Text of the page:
Segregationist Governor John Patterson joined the lawsuit and added Dr. King and four other prominent black ministers as defendants, even though they did not prepare the advertisement or cause it to be published. The plaintiffs were awarded $500,000 by an all-white jury. The white trial court judge allowed the jury verdict stand. On appeal, the all-white Alabama Supreme Court upheld the jury verdict against the defendants.
On appeal, the U.S. Supreme Court reversed the judgment and established the bedrock principle that plaintiffs in defamation cases who are "public officials" or "public figures" must plead and prove that the writer and publisher of the alleged defamatory statements acted with "actual malice" or a "reckless disregard for the truth" of the statements that were published.
New York Times v. Sullivan is still the law of the land in First Amendment cases. However, it was not followed by a Governor Robert Bentley-appointed Tuscaloosa judge in my case, who is white. On August 20, 2021, this judge awarded $1.5 million to Perkins, who is white, and Matrix without conducting a trial and without finding "actual malice" or a "reckless disregard for the truth" regarding the statements I published in the Rondini articles.
Some of Birmingham's Black "Leaders" Have Accepted All-White Appellate Courts
Some of Birmingham's so-called black "leaders" have sent word to me through private channels that I should leave the all-white appellate court system alone. These "leaders" have apparently come to terms with living in a state that practices a modern-day form of judicial apartheid.
Like many of Birmingham's local black "leaders" in the 1950s and 60s, some of today's black "leaders" don't want to upset the white oligarchy that runs the state with an ironclad fist. They have totally succumbed to the whims of these oligarchs.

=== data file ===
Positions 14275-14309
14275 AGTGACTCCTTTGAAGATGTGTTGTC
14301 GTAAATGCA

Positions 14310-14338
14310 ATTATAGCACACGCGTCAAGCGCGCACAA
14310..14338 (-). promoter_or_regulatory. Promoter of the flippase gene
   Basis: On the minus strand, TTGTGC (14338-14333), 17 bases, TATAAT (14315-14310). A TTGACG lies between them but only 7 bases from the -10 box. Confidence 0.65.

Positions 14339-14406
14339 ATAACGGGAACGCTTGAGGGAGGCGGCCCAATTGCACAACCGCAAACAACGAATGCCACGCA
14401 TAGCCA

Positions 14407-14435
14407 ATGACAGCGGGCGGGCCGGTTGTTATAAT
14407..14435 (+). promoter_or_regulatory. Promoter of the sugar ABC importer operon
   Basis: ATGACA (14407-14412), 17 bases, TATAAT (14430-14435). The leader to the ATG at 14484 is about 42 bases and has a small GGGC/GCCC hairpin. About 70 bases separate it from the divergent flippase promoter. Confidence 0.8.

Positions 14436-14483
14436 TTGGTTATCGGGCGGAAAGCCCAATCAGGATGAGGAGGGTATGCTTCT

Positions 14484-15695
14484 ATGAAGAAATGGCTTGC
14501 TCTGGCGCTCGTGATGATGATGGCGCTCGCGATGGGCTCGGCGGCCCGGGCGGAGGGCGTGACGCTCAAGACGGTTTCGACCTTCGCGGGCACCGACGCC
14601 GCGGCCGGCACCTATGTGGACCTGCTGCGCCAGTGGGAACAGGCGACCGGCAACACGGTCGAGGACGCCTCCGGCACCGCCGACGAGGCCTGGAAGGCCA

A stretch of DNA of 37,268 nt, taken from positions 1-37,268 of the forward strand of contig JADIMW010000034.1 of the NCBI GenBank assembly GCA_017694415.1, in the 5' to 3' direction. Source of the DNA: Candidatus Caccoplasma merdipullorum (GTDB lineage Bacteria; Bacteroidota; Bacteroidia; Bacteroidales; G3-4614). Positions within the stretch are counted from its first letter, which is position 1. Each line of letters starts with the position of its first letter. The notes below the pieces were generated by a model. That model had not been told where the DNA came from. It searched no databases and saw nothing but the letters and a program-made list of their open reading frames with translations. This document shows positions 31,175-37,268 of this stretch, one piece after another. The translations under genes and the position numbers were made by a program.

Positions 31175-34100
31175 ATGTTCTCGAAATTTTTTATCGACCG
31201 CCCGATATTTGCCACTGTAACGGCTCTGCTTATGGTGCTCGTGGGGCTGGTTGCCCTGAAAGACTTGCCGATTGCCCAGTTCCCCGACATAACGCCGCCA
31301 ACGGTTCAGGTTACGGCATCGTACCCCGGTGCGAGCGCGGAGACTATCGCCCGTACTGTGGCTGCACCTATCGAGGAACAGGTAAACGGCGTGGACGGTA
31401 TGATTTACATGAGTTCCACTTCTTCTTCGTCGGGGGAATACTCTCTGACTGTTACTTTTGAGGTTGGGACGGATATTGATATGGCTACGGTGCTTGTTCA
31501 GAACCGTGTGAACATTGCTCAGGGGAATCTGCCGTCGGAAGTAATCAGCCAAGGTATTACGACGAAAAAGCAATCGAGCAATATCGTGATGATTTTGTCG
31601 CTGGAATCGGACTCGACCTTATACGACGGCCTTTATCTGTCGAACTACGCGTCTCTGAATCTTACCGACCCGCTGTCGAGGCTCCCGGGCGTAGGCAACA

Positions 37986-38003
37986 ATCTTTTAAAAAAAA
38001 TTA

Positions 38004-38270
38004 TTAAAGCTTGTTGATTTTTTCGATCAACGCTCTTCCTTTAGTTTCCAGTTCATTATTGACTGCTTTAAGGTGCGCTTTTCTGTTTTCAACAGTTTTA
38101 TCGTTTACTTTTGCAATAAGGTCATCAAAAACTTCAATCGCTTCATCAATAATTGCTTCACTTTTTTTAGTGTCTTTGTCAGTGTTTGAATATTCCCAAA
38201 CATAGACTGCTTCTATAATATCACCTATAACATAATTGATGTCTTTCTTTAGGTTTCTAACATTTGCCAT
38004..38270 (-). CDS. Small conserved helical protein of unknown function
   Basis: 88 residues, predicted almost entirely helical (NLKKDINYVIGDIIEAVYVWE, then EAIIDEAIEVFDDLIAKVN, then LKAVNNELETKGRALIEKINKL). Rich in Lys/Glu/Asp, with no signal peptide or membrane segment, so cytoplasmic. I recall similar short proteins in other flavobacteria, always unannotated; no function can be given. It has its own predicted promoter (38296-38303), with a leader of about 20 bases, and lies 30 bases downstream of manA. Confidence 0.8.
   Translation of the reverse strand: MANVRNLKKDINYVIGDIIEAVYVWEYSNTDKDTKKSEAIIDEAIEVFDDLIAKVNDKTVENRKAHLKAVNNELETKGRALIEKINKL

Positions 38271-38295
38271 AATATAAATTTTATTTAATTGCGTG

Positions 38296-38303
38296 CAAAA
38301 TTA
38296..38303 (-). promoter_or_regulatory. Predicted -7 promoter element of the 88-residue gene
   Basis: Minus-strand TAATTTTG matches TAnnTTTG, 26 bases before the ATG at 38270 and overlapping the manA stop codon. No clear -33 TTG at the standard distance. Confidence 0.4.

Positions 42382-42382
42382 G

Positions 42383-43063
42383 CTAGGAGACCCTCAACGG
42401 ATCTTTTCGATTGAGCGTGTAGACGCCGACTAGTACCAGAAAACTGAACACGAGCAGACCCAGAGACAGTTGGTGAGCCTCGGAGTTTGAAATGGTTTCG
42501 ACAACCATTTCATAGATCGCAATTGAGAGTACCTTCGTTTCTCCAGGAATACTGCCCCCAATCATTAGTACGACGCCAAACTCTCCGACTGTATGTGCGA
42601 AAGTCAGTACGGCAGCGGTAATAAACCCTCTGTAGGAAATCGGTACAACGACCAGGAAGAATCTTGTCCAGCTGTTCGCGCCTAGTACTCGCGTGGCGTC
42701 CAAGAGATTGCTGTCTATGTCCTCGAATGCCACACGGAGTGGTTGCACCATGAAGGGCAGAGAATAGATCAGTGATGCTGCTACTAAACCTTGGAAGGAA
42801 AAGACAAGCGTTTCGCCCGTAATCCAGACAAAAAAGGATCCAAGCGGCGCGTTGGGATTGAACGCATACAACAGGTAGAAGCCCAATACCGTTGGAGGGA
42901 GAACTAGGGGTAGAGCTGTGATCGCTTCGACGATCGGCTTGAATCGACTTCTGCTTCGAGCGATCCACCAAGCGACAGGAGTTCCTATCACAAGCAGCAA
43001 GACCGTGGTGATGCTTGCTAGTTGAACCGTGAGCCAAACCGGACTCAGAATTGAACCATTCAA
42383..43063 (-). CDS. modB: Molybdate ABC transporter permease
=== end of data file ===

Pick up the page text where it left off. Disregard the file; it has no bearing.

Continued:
You probably know who some of these black "leaders" are. One runs the city of Birmingham. Another one represents Alabama's black community in Congress. And, some of them are members of the state legislature.
These "leaders" obviously lack the courage to tackle today's modern-day judicial apartheid in Alabama. They have convinced themselves that an all-white appellate court system is perfectly okay in a state with 26.39% black registered voters in 2021.
"Please Do Not Forget About Us"
Mr. Ramus Rhodes was my friend, mentor, and mop-closet "professor" in law school. He was a Stillman college-educated teacher who worked as the janitor at the University of Alabama's law school (Farrah Hall) while I was a student there from 1970 to 1973. I have written many articles about Mr. Rhodes and the positive impact he had on my life. This brilliant man single-handedly molded me into a fearless, well-prepared, focused, and effective warrior for social justice in Alabama's all-white, racially-hostile judicial system.